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Re: [Help-gnutls] Re: Build gnutls on windows

From: Martin Lambers
Subject: Re: [Help-gnutls] Re: Build gnutls on windows
Date: Thu, 22 Sep 2005 23:15:02 +0200
User-agent: Mutt/1.5.6+20040907i

On Wed, 21. Sep 2005, 22:44:57 +0200, Simon Josefsson wrote:
> > The first patch removes 'char *program_name = "gnutls";' from
> > lib/gnutls_global.c. This apparently reverts a change from 2005-08-30.
> > I did not get the missing symbols error afterwards. When does it cause
> > problems for you?
> I had problems with this on uClinux too...  The problem is that the
> error module from gnulib use program_name, but the core GnuTLS library
> does not use the error module.  On some systems, the core library will
> not link because program_name is not present.  The error module is
> only used by some code in src/.
> There has been discussion on solving this on the gnulib list, i.e.,
> having two different gnulib directories, one for the library in lib/
> and one for the application in src/.  This would also make it possible
> to use GPL'd gnulib modules in src/, without causing license problems
> in lib/.  Currently the only solution is to create a in
> lib/ and build it separately.  This is what I did in GNU SASL, but I
> don't want to do the same for GnuTLS.

I've been following that discussion loosely, but now I realize how
useful two different directories could be.

> > The second patch changes the example code in doc/examples:
> > 1. Replace bzero with memset.
> > 2. Don't use mmap (this is the same change that was done in src/cli.c).
> Ok.

I attached a patch wich contains only these changes.

> > 3. Include a different header on WIN32.
> > 4. Use inet_ntoa instead of inet_ntop on WIN32.
> No... There should be gnulib modules to handle this silliness.  There
> already is a inet_ntop gnulib module.  There could be a gnulib module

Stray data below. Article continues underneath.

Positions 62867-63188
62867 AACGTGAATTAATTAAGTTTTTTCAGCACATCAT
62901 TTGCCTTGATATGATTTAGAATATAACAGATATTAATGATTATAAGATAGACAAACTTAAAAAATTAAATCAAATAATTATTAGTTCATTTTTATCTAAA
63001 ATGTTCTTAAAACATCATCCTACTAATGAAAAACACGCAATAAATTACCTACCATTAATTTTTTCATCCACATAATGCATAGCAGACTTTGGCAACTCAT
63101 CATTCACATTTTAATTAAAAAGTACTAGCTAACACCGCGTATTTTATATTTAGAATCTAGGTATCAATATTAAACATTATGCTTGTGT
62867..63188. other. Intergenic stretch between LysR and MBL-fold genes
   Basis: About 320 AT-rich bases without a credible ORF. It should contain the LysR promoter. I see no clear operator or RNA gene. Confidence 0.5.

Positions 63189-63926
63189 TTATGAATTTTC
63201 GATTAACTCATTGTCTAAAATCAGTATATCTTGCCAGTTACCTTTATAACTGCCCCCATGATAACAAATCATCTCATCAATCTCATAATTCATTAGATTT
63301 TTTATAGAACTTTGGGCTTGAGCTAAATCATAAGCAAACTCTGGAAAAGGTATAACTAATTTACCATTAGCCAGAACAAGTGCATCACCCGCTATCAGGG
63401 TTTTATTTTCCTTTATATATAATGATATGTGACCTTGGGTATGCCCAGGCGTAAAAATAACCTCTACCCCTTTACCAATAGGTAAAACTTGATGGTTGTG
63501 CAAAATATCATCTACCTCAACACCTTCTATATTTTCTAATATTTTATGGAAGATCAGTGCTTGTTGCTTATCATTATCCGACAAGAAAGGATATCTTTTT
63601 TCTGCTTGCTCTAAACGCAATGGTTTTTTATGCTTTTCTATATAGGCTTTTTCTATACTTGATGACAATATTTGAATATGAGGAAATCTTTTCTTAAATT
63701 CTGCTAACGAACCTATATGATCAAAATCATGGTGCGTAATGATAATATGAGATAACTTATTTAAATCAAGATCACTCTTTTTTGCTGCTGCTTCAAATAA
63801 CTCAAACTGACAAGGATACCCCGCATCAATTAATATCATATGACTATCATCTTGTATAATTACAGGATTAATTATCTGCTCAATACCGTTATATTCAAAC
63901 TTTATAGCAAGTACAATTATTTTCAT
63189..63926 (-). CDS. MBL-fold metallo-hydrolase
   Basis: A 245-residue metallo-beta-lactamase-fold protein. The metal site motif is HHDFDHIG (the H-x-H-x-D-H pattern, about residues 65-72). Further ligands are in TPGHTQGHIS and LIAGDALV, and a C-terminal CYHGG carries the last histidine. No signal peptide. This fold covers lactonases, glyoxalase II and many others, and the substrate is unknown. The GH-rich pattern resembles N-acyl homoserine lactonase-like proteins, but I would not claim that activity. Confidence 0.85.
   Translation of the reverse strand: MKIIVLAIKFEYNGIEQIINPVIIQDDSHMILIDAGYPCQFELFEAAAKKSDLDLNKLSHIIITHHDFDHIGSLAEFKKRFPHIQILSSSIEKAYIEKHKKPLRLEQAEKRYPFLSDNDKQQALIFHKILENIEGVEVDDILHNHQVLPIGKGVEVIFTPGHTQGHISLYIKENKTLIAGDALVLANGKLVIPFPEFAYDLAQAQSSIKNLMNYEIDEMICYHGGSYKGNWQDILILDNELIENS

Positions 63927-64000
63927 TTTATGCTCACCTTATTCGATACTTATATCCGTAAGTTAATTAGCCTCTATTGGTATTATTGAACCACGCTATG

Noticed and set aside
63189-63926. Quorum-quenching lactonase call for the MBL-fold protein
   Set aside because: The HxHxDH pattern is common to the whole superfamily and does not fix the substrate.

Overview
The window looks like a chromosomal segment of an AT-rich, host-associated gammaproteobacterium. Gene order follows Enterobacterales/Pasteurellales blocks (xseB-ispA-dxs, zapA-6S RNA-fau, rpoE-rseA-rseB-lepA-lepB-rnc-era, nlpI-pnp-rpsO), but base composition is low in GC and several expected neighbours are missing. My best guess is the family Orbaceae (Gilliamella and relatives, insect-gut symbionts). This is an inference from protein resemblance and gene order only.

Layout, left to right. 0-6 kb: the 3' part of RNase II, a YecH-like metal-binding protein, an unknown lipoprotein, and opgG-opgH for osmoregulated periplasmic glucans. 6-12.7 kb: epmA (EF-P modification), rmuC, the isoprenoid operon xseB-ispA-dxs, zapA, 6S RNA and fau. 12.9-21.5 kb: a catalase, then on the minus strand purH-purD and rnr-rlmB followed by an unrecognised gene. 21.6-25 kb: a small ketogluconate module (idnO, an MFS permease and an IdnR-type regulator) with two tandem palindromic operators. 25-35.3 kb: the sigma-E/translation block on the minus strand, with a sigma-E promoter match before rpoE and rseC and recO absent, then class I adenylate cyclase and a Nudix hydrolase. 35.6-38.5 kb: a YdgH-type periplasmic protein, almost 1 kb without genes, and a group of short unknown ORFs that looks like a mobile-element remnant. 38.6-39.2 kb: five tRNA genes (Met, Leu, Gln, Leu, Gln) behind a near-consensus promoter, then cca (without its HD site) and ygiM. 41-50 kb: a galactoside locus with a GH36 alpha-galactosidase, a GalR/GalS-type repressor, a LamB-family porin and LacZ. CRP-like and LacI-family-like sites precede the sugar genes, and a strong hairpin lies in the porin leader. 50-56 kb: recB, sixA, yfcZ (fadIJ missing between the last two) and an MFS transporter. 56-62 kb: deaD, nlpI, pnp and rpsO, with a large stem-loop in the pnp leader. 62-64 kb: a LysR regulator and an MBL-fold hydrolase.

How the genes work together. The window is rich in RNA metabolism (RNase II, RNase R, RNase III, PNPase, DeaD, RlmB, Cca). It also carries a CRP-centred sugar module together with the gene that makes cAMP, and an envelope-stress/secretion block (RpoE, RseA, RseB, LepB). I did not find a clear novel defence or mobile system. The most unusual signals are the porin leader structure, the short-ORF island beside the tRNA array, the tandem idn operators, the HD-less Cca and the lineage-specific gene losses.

> that provided sys/socket.h, netinet/in.h and arpa/inet.h on platforms
> that doesn't have them.  For mingw32, those files could simply include
> winsock2.h if that is indeed the proper way to get access to POSIX
> functionality.

Unfortunately, every single socket function on Win32 is incompatible
with POSIX in some way (or so it seems). Sometimes it's obvious,
sometimes not.
- errno is never set
- The "network library" must be initialized and closed with special
- Sockets cannot just be closed with close(), they need closesocket()
- shutdown() uses non-standard constants
- You cannot use fcntl() on a socket. There's only a limited
  ioctlsocket() function.

> > But maybe it would be better to disable compilation of the examples on
> > Win32 instead of cluttering example code with #ifdefs.
> Exactly.  We should stop cluttering code with #ifdef's.  We should
> write code that works best on the GNU platform, and use gnulib modules
> where the native system is failing.

You're right. I'll keep that in mind.

However, this could mean to drop support for MinGW: I doubt that gnulib
is the best way to achieve reasonable POSIX support on Win32.

An unlink() replacement that delays the actual unlink operation until
all file descriptors referring to the file are closed is one example:
such a function is not easy to write on Win32. The same holds for
using standard functions like fcntl() or even close() on sockets.

Programs that are expected to work on Win32 often avoid to rely on basic
standardized functionality like this. Such code does not qualify for
"works best on the GNU platform" anymore.

Reasonable POSIX support on Win32 is not just a collection of fixes for
minor misbehaviour; it is a major task. Perhaps it would be better to
leave that to an external project and only support "MinGW + plibc" (or
something similar) as a target platform.

BTW, the unlink() and fcntl() examples are not yet handled by plibc as
far as I can tell.


Attachment: gnutls-example_changes.patch
Description: Text document

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